Is Programming a Stressful Job?

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Understandably, people looking for a job are as concerned about the quality of life they will experience as they are about the compensation they will receive. With Gen Z increasingly prioritizing quality of life issues and work-life balance and even ghosting interviews for companies that don’t meet their needs, the question of how stressful a job will be is often at the top of their minds. If you are interested in programming, you probably want to know how stressful programming can be. 

In this article, we’ll look at how stressful programming can be as a career by looking at two aspects of stress: the physical and the mental. Then, we’ll draw a few conclusions about how stressful you might find programming if you choose it as your career.

Physical, Emotional, and Mental Stress

Depositphotos 406636262 SThere are three different ways to think about stress: the physical, the emotional, and the mental. Physical stress refers to the strain that the job puts on your body. For example, professional athletes experience a great deal of physical stress on their bodies because the job entails using one’s body at a high level, placing strain on muscles and joints. By contrast, psychologists experience a great deal of emotional stress in their jobs because they deal with other people’s problems at great length and are subject to emotional strain from repeated exposure to others’ trauma and crises. On the other hand, jobs that require constant learning or rapid responses to changing circumstances may create a great deal of mental stress as workers struggle to keep up with the pace of work.

If you are already on the path to becoming a programmer, you may have some inkling of what it will be like to do this as a job, thanks to your schoolwork. Indeed, that schoolwork is often quite stressful. If you have difficulty with your coding assignments and need help with programming homework, you can turn to the experts at AssignmentCore. Our team of programming experts can help undergraduate or graduate students with any programming.

So, what kinds of stress can you expect to experience as a programmer?

Physical Stress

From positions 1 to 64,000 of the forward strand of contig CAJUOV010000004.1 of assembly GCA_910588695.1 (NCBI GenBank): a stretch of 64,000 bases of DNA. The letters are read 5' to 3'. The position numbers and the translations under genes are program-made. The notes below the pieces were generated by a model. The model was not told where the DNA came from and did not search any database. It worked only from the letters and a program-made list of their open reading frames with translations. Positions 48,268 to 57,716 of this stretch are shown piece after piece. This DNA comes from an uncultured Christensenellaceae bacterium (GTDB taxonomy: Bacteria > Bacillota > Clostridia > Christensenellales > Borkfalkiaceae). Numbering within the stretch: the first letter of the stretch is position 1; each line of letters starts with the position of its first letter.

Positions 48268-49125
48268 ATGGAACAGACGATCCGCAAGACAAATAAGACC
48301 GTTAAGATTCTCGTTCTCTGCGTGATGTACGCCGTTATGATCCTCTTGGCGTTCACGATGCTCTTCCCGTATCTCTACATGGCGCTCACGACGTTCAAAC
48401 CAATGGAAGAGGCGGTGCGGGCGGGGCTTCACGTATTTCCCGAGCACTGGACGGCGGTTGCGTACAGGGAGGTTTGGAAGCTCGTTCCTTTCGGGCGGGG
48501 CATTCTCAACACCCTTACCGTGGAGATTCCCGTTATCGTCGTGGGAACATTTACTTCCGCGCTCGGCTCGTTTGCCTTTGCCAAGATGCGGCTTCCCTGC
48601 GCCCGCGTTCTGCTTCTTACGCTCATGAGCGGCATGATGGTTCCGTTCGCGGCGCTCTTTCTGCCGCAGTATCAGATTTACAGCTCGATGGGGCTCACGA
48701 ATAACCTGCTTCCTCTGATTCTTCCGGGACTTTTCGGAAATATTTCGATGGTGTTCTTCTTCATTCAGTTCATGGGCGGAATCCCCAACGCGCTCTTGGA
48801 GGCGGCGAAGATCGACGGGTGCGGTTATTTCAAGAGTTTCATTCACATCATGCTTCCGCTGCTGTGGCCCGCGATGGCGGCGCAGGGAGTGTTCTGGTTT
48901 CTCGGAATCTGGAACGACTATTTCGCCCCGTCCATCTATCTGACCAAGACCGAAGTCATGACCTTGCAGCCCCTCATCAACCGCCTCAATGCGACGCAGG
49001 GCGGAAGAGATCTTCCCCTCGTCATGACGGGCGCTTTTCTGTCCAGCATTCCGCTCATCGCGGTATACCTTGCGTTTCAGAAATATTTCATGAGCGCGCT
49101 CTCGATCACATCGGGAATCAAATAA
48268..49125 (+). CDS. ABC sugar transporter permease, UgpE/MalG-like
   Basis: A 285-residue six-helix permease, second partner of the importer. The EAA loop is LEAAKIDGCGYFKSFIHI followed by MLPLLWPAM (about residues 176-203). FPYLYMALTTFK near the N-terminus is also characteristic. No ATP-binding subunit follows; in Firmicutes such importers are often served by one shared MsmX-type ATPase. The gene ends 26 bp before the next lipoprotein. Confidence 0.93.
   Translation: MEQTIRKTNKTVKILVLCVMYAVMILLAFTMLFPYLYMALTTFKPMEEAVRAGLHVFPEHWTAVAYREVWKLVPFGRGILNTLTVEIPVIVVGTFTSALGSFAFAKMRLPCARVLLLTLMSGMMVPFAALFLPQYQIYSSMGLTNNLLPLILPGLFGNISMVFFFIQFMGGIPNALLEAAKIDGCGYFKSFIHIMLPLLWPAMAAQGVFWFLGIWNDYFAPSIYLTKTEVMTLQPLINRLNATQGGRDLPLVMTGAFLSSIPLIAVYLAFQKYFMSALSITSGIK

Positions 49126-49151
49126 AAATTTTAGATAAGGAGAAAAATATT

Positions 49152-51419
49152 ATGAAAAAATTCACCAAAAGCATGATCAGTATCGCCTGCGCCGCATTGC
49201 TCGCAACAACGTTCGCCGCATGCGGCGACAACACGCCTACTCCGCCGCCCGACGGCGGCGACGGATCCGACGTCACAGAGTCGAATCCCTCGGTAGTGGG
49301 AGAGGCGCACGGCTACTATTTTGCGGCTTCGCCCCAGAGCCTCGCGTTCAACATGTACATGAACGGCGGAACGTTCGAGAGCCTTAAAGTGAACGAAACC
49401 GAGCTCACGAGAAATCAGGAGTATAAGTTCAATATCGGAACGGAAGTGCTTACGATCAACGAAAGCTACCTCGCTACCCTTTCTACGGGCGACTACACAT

Programming can be physically stressful because of the physical motions involved. Many programmers experience physical problems with their eyes, back, wrists, and shoulders. Programming involves sitting for long periods, and sitting is associated with several adverse effects, particularly when someone does not exercise regularly or has access to frequent breaks. Backs and shoulders can become sore from sitting for long periods, especially if the programmer hunches over while working at a computer terminal. Wrist issues emerge from repetitive motion. Typing can create carpal tunnel problems. While computer mice are gradually giving way to other forms of interacting with computers, that kind of repetitive motion is still common.

The most frequent physical complaint from programmers is eye strain. Staring at a screen all day, compounded by recreational screen time in off-hours, can harm eye health, cause eye strain, and even lead to insomnia and other sleep issues from too much light entering the eye at night. Programmers who work in darkened rooms are especially susceptible due to the lack of natural light and other objects to look at to give their eyes a rest. 

To combat physical stresses, programmers can practice ergonomics and utilize blue light filters and settings to help make the process less physically demanding.

Emotional Stress

While programming doesn’t involve a lot of emotional labor, it can be emotionally stressful. Programmers often work in teams, and either participating in a team or managing one doesn’t always come quickly to programmers, many of whom prefer to go it alone. Many programmers find it emotionally stressful to compromise their vision or best practices for the good of the product. An even bigger problem stems from Silicon Valley’s high-performance, micromanaging culture, which prioritizes an aggressive style of management that can leave employees feeling emotionally exhausted. Elon Musk, for example, famously demands his employees be “hardcore,” sometimes requiring them to sleep on their office floor, work extreme hours, and forgo social and family obligations to reach company goals. 

Mental Stress

Even if you find a company and a management team with reasonable expectations, several mental stresses can still affect programmers. The most important is the stress of constantly updating one’s knowledge and skill set to stay current. Programming languages go in and out of vogue, and the latest tech innovations and updates can upend the industry in weeks or months. Adapting to rapidly changing conditions can create enormous stress, especially for programmers who have had difficulty learning previous trends. When you combine this with the economic stress of your employment being dependent on correctly anticipating the next big trend, it can become mentally taxing to navigate programming as a career.

Summing Up

Programming can be a gratifying career, but it has its own stresses and challenges. It is up to you to evaluate how prepared you are for these stressors and how much stress you feel you can successfully handle. The compensation for programming often can make up for much of the stress you will experience!


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